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ArmitageIII87

question about dll performance being compared to a virtual function lookup

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I've noticed several times now that people are saying using a function/class from a dll has about the same performance as calling virtual function. What makes you say this? I view it just the same as though I had written a static library. The linker will take care of resolving the reference to the function in my dll if I statically bind my dll to the executable or when I call GetProcAddress I'm going to hold onto the address of the function in memory until I exit my program. In both cases it seems as though it is just like resolving a normal function reference. I have tried to google for it but I'm not putting in very good keywords and am getting lots of noise. I would appreciate any insight you all have on this. Thanks!

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When you link to a DLL, the compiler has a table of exports that it uses. when your app starts up, Windows loads the DLL and hooks the export table to the locations of the functions in the DLL.
So, when you call a function in the DLL from within your exe, the compiler inserts code to do this:
  • Goto lookup table entry for function x (same as looking at a virtual function table)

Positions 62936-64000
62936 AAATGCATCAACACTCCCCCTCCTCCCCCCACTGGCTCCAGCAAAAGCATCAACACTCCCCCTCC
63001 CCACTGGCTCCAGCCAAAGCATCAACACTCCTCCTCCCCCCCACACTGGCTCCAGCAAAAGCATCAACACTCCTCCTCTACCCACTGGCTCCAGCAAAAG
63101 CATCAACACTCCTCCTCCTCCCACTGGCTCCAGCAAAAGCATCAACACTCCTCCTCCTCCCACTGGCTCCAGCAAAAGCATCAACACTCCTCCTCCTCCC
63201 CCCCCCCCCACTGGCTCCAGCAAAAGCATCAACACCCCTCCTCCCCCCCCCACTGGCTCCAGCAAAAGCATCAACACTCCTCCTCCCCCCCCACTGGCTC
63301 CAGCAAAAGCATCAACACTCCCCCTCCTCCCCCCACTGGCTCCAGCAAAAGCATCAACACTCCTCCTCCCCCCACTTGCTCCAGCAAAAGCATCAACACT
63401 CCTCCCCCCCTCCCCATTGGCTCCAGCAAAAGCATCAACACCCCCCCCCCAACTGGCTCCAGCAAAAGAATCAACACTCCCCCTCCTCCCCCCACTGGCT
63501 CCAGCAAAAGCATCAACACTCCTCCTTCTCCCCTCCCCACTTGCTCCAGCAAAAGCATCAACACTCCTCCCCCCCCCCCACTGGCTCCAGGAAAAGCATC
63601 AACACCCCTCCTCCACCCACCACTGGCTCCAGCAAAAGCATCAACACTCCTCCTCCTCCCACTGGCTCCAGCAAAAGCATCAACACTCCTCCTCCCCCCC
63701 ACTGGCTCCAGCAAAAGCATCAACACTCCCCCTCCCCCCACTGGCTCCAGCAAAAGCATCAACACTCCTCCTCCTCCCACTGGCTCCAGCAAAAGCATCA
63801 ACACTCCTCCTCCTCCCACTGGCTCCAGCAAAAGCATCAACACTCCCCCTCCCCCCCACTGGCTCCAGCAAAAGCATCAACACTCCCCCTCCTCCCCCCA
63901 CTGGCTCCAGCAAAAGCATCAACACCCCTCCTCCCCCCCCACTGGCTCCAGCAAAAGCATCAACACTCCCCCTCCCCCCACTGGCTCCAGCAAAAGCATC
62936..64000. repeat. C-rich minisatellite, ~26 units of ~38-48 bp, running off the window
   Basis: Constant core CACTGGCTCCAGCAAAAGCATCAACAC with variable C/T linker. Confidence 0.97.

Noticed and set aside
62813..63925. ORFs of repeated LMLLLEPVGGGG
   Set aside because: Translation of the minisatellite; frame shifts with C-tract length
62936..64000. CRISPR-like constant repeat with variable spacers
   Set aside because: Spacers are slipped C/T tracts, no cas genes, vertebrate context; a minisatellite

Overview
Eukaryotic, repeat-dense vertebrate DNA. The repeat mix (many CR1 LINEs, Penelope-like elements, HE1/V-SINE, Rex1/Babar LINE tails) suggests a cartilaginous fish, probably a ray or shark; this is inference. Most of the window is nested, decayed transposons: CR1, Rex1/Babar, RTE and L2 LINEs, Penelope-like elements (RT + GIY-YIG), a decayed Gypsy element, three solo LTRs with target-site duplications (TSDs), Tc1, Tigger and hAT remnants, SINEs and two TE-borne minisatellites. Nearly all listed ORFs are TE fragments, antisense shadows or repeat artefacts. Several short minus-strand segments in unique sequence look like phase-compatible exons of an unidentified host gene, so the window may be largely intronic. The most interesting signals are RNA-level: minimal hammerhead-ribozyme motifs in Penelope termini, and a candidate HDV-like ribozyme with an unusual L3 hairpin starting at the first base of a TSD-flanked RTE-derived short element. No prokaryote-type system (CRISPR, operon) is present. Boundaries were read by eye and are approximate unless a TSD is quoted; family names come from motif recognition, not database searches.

• Call the code located at the pointer in the lookup table (call it like a function pointer)

    The reason the compiler can't jump straight into the DLL code, is it doesn't know what location in memory it'll be at. Usually, DLLs load at 0x10000000 (or 0x01000000, I don't remember which exactly), but if there are two DLLs loaded, they could fight for that space. In that case, one DLL ends up getting relocated (to e.g. 0x0f000000), which means that the exe would choke if it assumed the DLL was at 0x10000000.

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    All right that makes sense. I understand about rebasing dll's and the export table makes sense. Thanks for the response. Thought I was going to have to put "Noob who wants to make MMORPG that kicks butt, no experience" in my title to get a response.

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